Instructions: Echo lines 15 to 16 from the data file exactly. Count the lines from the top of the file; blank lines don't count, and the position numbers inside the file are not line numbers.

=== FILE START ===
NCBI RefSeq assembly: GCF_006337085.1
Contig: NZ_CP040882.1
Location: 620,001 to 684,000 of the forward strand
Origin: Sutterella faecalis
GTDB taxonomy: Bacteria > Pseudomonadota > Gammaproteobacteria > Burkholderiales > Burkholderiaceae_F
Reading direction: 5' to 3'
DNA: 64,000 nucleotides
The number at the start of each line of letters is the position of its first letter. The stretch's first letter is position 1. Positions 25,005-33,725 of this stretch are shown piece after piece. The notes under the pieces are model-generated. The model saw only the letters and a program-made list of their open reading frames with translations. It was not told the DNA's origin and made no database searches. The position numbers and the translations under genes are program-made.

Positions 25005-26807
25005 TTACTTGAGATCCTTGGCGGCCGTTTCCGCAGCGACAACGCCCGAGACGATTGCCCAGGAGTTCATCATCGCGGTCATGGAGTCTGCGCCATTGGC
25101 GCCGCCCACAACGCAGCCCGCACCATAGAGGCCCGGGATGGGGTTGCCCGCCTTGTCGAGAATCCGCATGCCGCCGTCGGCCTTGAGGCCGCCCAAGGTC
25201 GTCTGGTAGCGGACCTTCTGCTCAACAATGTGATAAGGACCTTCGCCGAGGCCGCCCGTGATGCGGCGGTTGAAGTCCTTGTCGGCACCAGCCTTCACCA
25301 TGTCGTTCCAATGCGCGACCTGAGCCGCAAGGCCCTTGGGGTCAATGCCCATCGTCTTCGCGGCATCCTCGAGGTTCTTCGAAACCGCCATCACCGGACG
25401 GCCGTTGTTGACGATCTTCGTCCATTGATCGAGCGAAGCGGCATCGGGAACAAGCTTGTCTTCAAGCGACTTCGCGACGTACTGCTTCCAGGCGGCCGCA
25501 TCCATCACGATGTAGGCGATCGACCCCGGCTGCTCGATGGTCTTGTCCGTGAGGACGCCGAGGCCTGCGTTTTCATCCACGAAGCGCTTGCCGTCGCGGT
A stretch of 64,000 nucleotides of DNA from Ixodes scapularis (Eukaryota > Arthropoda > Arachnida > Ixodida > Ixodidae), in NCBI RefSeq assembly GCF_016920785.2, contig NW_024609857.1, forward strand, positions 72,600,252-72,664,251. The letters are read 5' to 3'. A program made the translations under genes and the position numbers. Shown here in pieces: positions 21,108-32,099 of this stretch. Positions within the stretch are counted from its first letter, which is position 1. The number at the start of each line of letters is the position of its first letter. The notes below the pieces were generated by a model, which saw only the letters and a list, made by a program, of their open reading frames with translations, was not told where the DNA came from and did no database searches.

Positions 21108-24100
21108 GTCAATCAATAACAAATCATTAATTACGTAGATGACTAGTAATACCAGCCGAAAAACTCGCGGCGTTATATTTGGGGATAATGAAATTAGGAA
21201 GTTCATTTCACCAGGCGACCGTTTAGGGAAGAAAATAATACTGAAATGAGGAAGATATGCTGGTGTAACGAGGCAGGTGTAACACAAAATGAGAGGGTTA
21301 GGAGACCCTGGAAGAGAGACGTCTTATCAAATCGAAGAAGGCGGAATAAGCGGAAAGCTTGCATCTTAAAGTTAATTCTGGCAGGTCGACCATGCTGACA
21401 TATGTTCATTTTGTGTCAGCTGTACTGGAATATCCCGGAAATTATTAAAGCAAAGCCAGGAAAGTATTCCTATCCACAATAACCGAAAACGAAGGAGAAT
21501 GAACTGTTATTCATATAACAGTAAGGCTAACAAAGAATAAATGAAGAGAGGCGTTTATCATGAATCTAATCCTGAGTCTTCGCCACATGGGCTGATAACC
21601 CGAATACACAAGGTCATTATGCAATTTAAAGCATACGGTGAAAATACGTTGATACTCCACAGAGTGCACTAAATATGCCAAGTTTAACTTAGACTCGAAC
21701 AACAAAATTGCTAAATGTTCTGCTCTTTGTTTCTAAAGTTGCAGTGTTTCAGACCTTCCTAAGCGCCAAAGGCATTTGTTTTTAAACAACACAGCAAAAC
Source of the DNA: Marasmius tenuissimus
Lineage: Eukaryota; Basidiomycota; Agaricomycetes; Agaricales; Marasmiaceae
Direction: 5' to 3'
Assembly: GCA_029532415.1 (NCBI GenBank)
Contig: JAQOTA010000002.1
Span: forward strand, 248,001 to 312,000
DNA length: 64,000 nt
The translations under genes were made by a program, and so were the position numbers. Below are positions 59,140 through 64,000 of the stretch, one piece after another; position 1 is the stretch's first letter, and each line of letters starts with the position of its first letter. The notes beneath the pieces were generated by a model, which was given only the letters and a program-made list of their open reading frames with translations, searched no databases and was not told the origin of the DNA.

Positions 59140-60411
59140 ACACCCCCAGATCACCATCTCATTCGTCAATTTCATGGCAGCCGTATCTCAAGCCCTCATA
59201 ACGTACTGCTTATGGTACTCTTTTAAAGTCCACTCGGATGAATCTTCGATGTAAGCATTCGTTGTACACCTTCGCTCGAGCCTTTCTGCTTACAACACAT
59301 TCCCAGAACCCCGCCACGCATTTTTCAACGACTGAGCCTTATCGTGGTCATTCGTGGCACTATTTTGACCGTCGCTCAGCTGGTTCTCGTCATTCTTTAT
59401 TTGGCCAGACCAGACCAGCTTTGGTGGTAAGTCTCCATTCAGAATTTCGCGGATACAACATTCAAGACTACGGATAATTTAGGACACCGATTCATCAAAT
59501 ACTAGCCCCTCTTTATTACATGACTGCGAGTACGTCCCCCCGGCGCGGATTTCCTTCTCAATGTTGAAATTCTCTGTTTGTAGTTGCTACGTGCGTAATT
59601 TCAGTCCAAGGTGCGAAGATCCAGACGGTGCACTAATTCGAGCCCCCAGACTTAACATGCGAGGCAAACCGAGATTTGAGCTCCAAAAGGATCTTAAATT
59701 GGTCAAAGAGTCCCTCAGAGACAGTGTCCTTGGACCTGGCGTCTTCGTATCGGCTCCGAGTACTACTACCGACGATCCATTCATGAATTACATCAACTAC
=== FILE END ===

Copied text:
25501 TCCATCACGATGTAGGCGATCGACCCCGGCTGCTCGATGGTCTTGTCCGTGAGGACGCCGAGGCCTGCGTTTTCATCCACGAAGCGCTTGCCGTCGCGGT
A stretch of 64,000 nucleotides of DNA from Ixodes scapularis (Eukaryota > Arthropoda > Arachnida > Ixodida > Ixodidae), in NCBI RefSeq assembly GCF_016920785.2, contig NW_024609857.1, forward strand, positions 72,600,252-72,664,251. The letters are read 5' to 3'. A program made the translations under genes and the position numbers. Shown here in pieces: positions 21,108-32,099 of this stretch. Positions within the stretch are counted from its first letter, which is position 1. The number at the start of each line of letters is the position of its first letter. The notes below the pieces were generated by a model, which saw only the letters and a list, made by a program, of their open reading frames with translations, was not told where the DNA came from and did no database searches.